www.pro-choicect.org
Planned Parenthood of Connecticut
345 Whitney Avenue
New Haven, CT 06511
Phone: (203) 865-5158

 
 
Connecticut Organizations that Oppose Comprehensive Sexuality Education

Connecticut Right to Life Corporation
PO Box 2343
Waterbury, CT 06722
Phone: (203) 757-5213
Family Institute of Connecticut
77 Buckingham Street
Hartford, CT 06126
Phone: (860) 548-0066

 
 
Newspapers in Connecticut[8]

Connecticut Post
Newsroom
410 State Street
Bridgeport, CT 06604
Phone: (203) 333-0161
The Day
Newsroom
47 Eugene O’Neill Drive
New London, CT 06320
Phone: (860) 701-4372
 
The Hartford Courant
Newsroom
285 Broad Street
Hartford, CT 06115
Phone: (860) 241-6200
Journal Inquirer
Newsroom
306 Progress Drive
Manchester, CT 06040
Phone: (860) 646-0500
 
New Haven Register
Newsroom
40 Sargent Drive
New Haven, CT 06511
Phone: (203) 789-5730
The News-Times
Newsroom
333 Main Street
Danbury, CT 06810
Phone: (203) 744-5100
 
The Norwalk Advocate
Newsroom
75 Tresser Boulevard
Stamford, CT 06901
Phone: (203) 750-5325
Norwich Bulletin
Newsroom
66 Franklin Street
Norwich, CT 06360
Phone: (860) 887-9211
 
Record-Journal
Newsroom
11 Crown Street
Meriden, CT 06450
Phone: (203) 317-2245
Waterbury Republican-American
Newsroom
389 Meadow Street
Waterbury, CT 06702
Phone: (203) 574-3636ext. 1443

 
 


[1]This refers to the federal government’s fiscal year, which begins on October 1 and ends on September 30. The fiscal year is designated by the calendar year in which it ends; for example, Fiscal Year 2008 began on October 1, 2007 and ended on September 30, 2008. 
[2] Connecticut Public Act No. 07-62.
[3] Unless otherwise cited, all statistical information comes from: Danice K. Eaton, et. al., “Youth Risk Behavior Surveillance—United States, 2007,” Surveillance Summaries, Morbidity and Mortality Weekly Report 57.SS-4 (6 June 2008), accessed 4 June 2008, <http://www.cdc.gov/HealthyYouth/yrbs/index.htm>.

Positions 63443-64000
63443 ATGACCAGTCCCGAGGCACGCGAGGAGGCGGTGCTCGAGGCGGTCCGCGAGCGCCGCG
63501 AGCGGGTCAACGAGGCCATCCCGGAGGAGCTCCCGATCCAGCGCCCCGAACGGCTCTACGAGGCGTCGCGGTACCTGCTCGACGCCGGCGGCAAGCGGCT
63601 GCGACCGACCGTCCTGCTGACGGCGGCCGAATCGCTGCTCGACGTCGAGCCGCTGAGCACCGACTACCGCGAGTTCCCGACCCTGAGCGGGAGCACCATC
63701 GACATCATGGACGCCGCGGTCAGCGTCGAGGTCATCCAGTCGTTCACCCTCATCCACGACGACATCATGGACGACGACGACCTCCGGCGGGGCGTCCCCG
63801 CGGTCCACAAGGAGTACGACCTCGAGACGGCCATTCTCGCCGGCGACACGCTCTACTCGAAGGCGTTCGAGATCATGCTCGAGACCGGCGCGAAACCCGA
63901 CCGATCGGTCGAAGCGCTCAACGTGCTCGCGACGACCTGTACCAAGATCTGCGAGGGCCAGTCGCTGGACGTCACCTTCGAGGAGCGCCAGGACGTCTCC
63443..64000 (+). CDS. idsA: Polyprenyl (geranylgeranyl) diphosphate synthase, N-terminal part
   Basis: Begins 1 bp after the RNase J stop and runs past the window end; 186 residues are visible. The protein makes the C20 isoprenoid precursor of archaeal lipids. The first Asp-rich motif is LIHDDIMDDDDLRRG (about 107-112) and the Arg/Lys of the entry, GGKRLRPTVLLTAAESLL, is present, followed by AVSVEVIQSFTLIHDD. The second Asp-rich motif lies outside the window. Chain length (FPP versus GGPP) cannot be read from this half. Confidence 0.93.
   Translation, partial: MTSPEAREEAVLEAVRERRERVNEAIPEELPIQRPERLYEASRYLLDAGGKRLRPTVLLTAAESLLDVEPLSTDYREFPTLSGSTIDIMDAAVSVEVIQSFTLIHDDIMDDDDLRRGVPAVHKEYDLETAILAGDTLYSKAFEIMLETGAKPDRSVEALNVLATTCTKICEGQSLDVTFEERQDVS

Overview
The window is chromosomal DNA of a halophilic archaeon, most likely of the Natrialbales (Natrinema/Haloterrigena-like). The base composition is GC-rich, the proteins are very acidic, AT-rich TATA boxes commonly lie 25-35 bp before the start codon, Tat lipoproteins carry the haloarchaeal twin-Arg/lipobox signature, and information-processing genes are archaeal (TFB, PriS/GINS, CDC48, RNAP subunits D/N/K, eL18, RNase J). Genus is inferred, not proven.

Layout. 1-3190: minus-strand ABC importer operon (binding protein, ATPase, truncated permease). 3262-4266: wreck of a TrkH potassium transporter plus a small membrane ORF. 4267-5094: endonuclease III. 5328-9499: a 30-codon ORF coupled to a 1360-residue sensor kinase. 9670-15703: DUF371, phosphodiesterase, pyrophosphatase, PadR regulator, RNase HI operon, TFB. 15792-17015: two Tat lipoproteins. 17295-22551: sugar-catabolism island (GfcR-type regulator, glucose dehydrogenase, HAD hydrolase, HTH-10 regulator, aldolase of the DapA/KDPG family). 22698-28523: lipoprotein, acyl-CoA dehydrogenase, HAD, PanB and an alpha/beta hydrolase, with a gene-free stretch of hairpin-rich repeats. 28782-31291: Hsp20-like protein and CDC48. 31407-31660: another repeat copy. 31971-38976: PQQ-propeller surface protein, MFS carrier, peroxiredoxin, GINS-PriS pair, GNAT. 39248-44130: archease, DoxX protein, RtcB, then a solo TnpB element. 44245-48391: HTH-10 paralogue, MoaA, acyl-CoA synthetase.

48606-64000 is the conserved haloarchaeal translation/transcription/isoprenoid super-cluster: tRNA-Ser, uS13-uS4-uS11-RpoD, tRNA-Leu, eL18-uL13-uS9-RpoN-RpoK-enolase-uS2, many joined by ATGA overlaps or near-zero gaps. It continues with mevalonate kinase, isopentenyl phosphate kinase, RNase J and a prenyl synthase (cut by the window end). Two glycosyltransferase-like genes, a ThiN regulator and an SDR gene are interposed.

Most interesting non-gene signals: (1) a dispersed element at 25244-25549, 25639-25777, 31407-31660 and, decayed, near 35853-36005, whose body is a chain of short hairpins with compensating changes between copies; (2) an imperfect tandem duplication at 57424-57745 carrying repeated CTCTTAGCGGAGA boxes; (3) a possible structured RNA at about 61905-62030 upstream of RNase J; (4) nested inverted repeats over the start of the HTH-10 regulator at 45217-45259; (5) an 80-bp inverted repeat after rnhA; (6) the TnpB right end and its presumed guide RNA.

[4] “Sub-contractor Biographies,” Freedom of Information Act, CBAE abstinence grant application, p. 61.
[5] Christopher Trenholm, et. al., “Impacts of Four Title V, Section 510 Abstinence Education Programs: Final Report,” (Trenton, NJ: Mathematica Policy Research, Inc., April 2007), accessed 4 March 2009, <http://www.mathematica-mpr.com/>.
[6] Peter Bearman and Hannah Brückner “Promising the Future: Virginity Pledges and the Transition to First Intercourse.” American Journal of Sociology 106.4 (2001): 859-912; Peter Bearman and Hannah Brückner, “After the promise: The STD consequences of adolescent virginity pledges,” Journal of Adolescent Health 36.4 (2005): 271-278.
[7] SIECUS has identified this person as a state-based contact for information on adolescent health and if applicable, abstinence-only-until-marriage programs. 
[8] This section is a list of major newspapers in your state with contact information for their newsrooms. This list is by no means exhaustive and does not contain the local level newspapers which are integral to getting your message out to your community. SIECUS strongly urges you to follow stories about the issues that concern you on the national, state, and local level by using an internet news alert service such as Google alerts, becoming an avid reader of your local papers, and establishing relationships with reporters who cover your issues. For more information on how to achieve your media goals visit the SIECUS Community Action Kit.